If you try using a prusik cord with a parachute cord, you will have to depend on a 3mm accessory cord for the hitch rope.

It is so because this hitch rope is always thinner than the primary rappel rope for tying a prusik backup when rappelling.

Here 3mm accessory cord implies a tensile of only 375, which is not sufficient at all.

Hence instead of using an accessory cord as a backup, you may think about using only a paracord to solve the problem.

But the problem here is that if the vital device fails, you may stress the backup too much.

It implies that we are back to square one.

The paracord strength is not enough to handle the resultant stress.

Can You Use a Parachute Cord Instead of a Climbing Rope?

By now, I have already mentioned enough about a paracord.

You might have guessed by now that it is not suitable for climbing also.

That’s right. I will let you know why.

At the repetition cost, the 550 cord does not have sufficient strength to sustain your body weight.

It is true even if the body weight of the climber is much less than 550lb.

It is so because if you ever fall, you will weigh more due to sudden force.

The paracord will be stressed beyond its potential.

As a thumb rule, climbing rope strength should be 10-15 times more than the climber’s weight.

Such cords can be cut off quickly with a tiny knife.

One paracord strand can quickly cut another strand if they rub each other.

It can happen due to high potential friction due to climbing.

If we talk about rope stretch, a climbing rope should not have an elongation of more than 12%.

A paracord has an elongation percentage of more than 30.

It may be useful in other situations but certainly not in a climbing scenario.

A higher elongation percentage implies that the cord allows falling further until it halts the fall.

Never use a 550 Parachute cord as a safety rope for climbing.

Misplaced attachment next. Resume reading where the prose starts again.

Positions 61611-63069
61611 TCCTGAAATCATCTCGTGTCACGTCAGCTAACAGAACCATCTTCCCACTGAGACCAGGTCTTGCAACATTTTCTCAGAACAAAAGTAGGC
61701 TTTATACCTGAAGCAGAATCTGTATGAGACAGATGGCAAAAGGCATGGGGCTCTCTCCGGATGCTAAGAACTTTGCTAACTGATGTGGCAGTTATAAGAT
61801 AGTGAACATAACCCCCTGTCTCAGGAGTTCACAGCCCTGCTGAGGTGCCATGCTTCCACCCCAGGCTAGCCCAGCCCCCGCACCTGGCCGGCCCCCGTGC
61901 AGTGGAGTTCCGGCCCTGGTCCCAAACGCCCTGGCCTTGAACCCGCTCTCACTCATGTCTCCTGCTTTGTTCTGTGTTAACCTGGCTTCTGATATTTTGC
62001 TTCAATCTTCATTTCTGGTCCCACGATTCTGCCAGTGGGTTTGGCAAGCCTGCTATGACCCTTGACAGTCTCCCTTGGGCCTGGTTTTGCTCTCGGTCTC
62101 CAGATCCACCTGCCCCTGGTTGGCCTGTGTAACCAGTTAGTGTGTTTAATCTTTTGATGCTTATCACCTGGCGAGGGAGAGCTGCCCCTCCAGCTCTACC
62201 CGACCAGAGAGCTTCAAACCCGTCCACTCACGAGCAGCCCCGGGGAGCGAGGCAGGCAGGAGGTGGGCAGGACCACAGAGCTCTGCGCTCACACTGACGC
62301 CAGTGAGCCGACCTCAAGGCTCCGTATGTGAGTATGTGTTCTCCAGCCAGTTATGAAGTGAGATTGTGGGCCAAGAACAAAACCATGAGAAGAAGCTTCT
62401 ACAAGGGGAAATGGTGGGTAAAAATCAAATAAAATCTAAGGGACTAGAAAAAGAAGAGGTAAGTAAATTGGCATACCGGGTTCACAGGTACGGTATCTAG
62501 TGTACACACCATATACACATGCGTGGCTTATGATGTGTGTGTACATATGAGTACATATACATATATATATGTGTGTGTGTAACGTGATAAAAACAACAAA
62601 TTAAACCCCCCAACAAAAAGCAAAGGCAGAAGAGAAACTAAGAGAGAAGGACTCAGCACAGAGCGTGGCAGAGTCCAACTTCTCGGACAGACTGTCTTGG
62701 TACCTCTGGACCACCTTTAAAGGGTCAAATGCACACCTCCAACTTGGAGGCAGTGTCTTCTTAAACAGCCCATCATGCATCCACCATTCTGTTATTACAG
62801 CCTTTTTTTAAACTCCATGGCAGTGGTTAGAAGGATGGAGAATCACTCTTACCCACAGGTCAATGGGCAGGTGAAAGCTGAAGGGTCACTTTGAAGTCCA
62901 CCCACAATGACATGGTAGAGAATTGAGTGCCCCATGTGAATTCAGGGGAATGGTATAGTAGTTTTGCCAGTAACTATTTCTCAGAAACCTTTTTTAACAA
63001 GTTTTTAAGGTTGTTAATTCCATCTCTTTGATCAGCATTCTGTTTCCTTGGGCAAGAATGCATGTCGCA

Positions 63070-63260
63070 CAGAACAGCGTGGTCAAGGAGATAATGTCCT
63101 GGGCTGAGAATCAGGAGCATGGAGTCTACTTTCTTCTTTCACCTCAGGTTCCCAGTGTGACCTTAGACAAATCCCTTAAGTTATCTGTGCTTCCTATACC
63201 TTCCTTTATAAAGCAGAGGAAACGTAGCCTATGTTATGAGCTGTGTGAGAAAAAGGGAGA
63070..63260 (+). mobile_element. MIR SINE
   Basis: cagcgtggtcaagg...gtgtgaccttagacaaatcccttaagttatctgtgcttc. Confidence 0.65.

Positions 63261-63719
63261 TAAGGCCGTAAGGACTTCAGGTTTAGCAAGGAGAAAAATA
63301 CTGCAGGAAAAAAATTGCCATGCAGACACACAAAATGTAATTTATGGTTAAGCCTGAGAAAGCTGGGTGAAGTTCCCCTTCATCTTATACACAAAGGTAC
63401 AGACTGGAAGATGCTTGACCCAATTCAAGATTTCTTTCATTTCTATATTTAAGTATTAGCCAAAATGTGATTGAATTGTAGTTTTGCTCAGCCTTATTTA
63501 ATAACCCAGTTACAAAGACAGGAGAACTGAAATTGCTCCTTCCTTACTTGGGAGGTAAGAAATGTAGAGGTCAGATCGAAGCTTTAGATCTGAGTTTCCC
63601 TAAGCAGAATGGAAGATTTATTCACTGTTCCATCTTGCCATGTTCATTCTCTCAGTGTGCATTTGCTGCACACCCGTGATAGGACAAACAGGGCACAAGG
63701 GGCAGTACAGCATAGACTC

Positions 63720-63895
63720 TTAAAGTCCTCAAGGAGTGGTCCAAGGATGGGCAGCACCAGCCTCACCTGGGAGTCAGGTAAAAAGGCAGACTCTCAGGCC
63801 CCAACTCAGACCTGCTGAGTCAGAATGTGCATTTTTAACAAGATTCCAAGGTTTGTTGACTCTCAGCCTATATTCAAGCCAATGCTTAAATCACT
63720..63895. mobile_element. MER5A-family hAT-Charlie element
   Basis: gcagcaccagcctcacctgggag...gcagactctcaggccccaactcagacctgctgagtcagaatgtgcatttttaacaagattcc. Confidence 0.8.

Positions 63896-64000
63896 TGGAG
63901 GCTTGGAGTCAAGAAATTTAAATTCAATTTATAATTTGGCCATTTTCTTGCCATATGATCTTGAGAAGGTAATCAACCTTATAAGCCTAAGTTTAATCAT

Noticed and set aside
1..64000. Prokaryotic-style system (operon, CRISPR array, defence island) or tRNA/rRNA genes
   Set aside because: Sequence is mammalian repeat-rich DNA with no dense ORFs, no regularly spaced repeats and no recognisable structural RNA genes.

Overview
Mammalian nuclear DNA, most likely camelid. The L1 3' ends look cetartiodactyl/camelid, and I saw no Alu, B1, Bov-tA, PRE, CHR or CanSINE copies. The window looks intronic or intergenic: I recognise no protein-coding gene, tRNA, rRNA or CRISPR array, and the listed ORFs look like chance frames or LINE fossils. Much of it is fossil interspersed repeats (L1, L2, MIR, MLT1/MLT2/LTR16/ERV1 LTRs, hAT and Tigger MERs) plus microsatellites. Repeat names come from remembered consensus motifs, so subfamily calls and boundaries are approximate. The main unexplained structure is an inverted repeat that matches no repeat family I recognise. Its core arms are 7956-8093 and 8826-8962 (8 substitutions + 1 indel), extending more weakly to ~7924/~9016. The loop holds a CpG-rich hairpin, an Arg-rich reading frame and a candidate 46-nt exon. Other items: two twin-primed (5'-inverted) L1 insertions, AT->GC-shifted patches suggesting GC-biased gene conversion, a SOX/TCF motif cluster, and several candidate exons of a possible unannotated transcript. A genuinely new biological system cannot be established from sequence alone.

It cannot handle that much stress.

It is not designed for the purpose, and it may likely fail you every time.

Can I Use Paracord in Emergency Situations?

In case you have no other option left, make sure you choose 750 Paracord Military specification in place of 550 Paracord.

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It will likely help you arrive at the bottom or top with comparatively higher safety as it is more robust.

I would also stress that you should learn to tie a Swiss seat using a standard rappel rope.

You can also use 550 Paracord to secure a Swiss seat but ensure to understand it correctly.

Final Thoughts on Using Paracord for Rappelling and Climbing

Paracords are certainly not the best-suited gear for a climbing or rappelling job.

However, it has several other uses.

It is not a bad thing to carry a paracord with you for hiking or camping purposes.

However, if you want to do some serious work, replace the paracord with a general rappelling rope.

I hope that you got a better idea of paracords and their uses.

Share your thoughts in the comments to speak your mind if you intend to add something from your experience.